Tomáš Hromádka

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How do neuronal populations in the auditory cortex represent acoustic stimuli? Although sound-evoked neural responses in the anesthetized auditory cortex are mainly transient, recent experiments in the unanesthetized preparation have emphasized subpopulations with other response properties. To quantify the relative contributions of these different(More)
Electrical microstimulation can establish causal links between the activity of groups of neurons and perceptual and cognitive functions. However, the number and identities of neurons microstimulated, as well as the number of action potentials evoked, are difficult to ascertain. To address these issues we introduced the light-gated algal channel(More)
Neural circuits are exquisitely organized, consisting of many different neuronal subpopulations. However, it is difficult to assess the functional roles of these subpopulations using conventional extracellular recording techniques because these techniques do not easily distinguish spikes from different neuronal populations. To overcome this limitation, we(More)
Two recent experimental observations pose a challenge to many cortical models. First, the activity in the auditory cortex is sparse, and firing rates can be described by a lognormal distribution. Second, the distribution of nonzero synaptic strengths between nearby cortical neurons can also be described by a lognormal distribution. Here we use a simple(More)
The dynamics of subthreshold membrane potential provide insight into the organization of activity in neural circuits. In many brain areas, membrane potential is bistable, transiting between a relatively hyperpolarized down state and a depolarized up state. These up and down states, which have been proposed to play a number of computational roles, have(More)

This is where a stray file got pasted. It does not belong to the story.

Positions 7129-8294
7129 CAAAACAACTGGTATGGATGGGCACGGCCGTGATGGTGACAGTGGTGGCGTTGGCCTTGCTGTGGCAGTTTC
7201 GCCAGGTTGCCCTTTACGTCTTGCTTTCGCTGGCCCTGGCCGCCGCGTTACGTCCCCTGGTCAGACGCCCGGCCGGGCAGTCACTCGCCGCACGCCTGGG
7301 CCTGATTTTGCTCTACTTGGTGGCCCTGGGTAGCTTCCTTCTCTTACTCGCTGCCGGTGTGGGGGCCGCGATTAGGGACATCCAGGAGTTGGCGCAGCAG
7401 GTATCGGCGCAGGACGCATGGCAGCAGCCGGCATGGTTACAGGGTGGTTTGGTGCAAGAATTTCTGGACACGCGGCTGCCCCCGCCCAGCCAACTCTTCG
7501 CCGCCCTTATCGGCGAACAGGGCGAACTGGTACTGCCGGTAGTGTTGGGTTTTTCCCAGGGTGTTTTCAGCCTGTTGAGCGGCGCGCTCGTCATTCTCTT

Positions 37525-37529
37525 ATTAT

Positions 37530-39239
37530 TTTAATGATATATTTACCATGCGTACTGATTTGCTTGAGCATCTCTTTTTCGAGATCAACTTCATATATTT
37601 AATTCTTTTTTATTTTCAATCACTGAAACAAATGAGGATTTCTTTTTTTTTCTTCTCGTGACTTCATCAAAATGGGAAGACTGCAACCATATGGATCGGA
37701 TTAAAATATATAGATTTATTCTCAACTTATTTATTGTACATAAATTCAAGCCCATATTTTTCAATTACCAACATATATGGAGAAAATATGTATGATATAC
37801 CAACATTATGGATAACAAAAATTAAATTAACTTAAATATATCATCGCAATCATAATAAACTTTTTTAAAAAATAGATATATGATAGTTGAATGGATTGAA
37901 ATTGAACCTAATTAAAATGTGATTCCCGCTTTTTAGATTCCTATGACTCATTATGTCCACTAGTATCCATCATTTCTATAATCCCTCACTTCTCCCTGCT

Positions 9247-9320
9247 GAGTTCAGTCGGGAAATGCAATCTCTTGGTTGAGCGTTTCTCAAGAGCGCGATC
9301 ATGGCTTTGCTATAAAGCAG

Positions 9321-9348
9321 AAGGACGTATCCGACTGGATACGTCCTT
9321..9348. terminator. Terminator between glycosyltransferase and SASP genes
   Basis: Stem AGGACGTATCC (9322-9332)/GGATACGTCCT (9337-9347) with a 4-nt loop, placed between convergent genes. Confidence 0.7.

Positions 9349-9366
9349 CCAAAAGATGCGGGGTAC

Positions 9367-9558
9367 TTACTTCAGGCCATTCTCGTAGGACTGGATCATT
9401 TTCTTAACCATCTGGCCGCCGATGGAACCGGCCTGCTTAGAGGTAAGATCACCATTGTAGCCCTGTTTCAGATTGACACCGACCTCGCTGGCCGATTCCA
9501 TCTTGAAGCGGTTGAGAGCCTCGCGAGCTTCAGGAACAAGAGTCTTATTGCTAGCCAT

Since the earliest studies of auditory cortex, it has been clear that an animal's behavioral or attentional state can play a crucial role in shaping the response characteristics of single neurons. Much of what has been learned about attention has been made using human and animal models, but little is known about the cellular and synaptic mechanisms by which(More)
It is unclear why there are so many more neurons in sensory cortex than in the sensory periphery. One possibility is that these "extra" neurons are used to overcome cortical noise and faithfully represent the acoustic stimulus. Another possibility is that even after overcoming cortical noise, there is "excess representational bandwidth" available and that(More)
How does auditory cortex represent auditory stimuli, and how do these representations contribute to behavior? Recent experimental evidence suggests that activity in auditory cortex consists of sparse and highly synchronized volleys of activity, observed both in anesthetized and awake animals. Many neurons are capable of remarkably precise activity with very(More)
Exposure to loud sounds damages the auditory periphery and induces maladaptive changes in central parts of the auditory system. Diminished peripheral afferentation and altered inhibition influence the processing of sounds in the auditory cortex. It is unclear, however, which types of inhibitory interneurons are affected by acoustic trauma. Here we used(More)